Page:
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Nearly one million California teens and preteens between the ages of 12 and 17 are not vaccinated against COVID-19. 


State Senator Proposes Legislation

Legislation proposed in California on Thursday would allow children age 12 and up to get vaccinated without parental consent. 

State Sen. Scott Wiener (D-San Francisco) introduced Bill 866 in the hope it could boost vaccination rates among teenagers. According to Wiener, nearly one million kids aged 12- to 17-years old remain unvaccinated against COVID-19 in the state of California. 

“Unvaccinated teens are at risk, put others at risk & make schools less safe,” Wiener tweeted. “They often can’t work, participate in sports, or go to friends’ homes.”

“Many want to get vaccinated but parents won’t let them or aren’t making the time to take them. Teens shouldn’t have to rely on parents’ views & availability to protect themselves from a deadly virus.”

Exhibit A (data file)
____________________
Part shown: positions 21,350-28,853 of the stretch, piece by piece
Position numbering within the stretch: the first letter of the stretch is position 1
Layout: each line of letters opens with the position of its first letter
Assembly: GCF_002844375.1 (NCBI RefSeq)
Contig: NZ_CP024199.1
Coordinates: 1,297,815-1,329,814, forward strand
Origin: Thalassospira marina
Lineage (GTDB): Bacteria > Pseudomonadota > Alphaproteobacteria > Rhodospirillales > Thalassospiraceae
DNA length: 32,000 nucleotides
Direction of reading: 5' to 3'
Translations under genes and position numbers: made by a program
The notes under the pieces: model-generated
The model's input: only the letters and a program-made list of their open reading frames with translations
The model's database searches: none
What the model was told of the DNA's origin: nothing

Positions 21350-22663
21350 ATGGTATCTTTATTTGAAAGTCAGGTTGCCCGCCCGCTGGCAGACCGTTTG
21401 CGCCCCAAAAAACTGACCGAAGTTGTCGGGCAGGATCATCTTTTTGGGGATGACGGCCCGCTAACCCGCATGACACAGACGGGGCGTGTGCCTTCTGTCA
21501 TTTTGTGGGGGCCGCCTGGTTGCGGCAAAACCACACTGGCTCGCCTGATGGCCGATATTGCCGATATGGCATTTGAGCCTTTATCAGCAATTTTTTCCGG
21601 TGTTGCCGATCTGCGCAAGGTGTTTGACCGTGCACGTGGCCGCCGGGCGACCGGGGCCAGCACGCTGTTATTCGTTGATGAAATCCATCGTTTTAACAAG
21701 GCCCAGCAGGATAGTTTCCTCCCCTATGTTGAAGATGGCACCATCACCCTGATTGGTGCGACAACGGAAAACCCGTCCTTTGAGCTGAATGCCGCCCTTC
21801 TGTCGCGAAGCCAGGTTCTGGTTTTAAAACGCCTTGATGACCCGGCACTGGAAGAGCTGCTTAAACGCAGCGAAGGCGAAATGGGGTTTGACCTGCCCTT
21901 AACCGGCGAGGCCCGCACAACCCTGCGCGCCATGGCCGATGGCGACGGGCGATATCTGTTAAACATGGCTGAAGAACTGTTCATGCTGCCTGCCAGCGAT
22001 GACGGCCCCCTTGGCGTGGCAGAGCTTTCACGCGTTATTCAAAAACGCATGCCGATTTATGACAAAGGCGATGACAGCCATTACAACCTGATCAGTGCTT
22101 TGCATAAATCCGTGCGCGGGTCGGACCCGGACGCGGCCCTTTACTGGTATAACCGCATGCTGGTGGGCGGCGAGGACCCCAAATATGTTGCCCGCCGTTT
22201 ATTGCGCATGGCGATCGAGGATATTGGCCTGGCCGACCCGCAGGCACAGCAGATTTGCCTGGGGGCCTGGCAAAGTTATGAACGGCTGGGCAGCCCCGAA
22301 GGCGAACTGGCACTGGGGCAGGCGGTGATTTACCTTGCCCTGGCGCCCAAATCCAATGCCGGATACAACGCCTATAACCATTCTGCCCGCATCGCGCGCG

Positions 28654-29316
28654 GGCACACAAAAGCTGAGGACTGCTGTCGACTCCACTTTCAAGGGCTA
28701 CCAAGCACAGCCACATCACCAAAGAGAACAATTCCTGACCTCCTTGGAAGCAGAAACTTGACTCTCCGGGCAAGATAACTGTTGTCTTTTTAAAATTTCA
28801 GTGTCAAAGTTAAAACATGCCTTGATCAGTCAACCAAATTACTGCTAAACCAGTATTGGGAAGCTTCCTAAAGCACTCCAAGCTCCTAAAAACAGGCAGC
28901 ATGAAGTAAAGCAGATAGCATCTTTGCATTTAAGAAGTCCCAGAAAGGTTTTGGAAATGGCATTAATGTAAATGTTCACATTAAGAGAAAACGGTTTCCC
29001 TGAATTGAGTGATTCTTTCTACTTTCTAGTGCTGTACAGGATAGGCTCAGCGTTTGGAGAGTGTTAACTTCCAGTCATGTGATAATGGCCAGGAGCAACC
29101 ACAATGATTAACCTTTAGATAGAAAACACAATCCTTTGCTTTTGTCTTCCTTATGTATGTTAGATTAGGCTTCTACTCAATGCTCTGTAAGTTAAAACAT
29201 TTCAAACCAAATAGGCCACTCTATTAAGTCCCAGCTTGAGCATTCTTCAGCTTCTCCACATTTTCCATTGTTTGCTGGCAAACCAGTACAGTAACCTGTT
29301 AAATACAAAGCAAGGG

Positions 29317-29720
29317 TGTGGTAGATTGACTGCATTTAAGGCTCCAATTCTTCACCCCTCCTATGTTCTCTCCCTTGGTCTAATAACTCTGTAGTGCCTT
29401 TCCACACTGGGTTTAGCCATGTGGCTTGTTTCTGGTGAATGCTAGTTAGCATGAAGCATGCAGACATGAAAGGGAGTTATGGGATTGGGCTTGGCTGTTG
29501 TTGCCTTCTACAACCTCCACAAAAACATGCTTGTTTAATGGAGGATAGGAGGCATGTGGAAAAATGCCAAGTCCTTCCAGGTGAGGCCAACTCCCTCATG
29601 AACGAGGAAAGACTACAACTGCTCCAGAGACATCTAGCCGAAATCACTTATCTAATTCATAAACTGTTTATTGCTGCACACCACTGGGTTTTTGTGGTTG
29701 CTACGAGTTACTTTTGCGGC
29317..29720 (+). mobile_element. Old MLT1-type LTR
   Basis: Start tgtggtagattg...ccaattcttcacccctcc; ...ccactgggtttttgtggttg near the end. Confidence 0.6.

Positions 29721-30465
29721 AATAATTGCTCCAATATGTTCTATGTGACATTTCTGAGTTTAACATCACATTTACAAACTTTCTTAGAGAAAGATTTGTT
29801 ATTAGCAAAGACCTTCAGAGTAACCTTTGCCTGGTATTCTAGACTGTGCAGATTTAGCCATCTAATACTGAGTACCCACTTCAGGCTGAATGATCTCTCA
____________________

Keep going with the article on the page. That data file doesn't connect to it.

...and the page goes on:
Currently, teens in California can receive vaccines for human papillomavirus and hepatitis B without parental consent. They can also make other reproductive or mental healthcare choices without a guardian signing off. Wiener argues that their medical autonomy should expand to all vaccines, especially during a pandemic that has already killed roughly 78,000 Californians. 

Vaccine Consent Across the U.S.

“Teens shouldn’t have to plot, scheme or fight with their parents to get a vaccine,” he said. “They should simply be able to walk in & get vaccinated like anyone else.”

Bill 866 would allow any kids ages 12 and up to receive any vaccine approved or granted emergency use authorization by the Food and Drug Administration and recommended by the Centers for Disease Control and Prevention. Currently, Pfizer’s COVID vaccine has been fully approved by the FDA for those 16 and older. It has received emergency authorization for ages five through 15. 

Across the United States, vaccine consent ages vary. While the vast majority of states require parental approval for minors to be vaccinated against COVID-19, kids as young as 11 can get the jab on their own in Washington, D.C. In Alabama, kids can receive it without parental consent at 14, in Oregon at 15, and in Rhode Island and South Carolina at 16. According to the Kaiser Family Foundation, providers can waive consent in certain cases in Arkansas, Idaho, Washington, and Tennesee.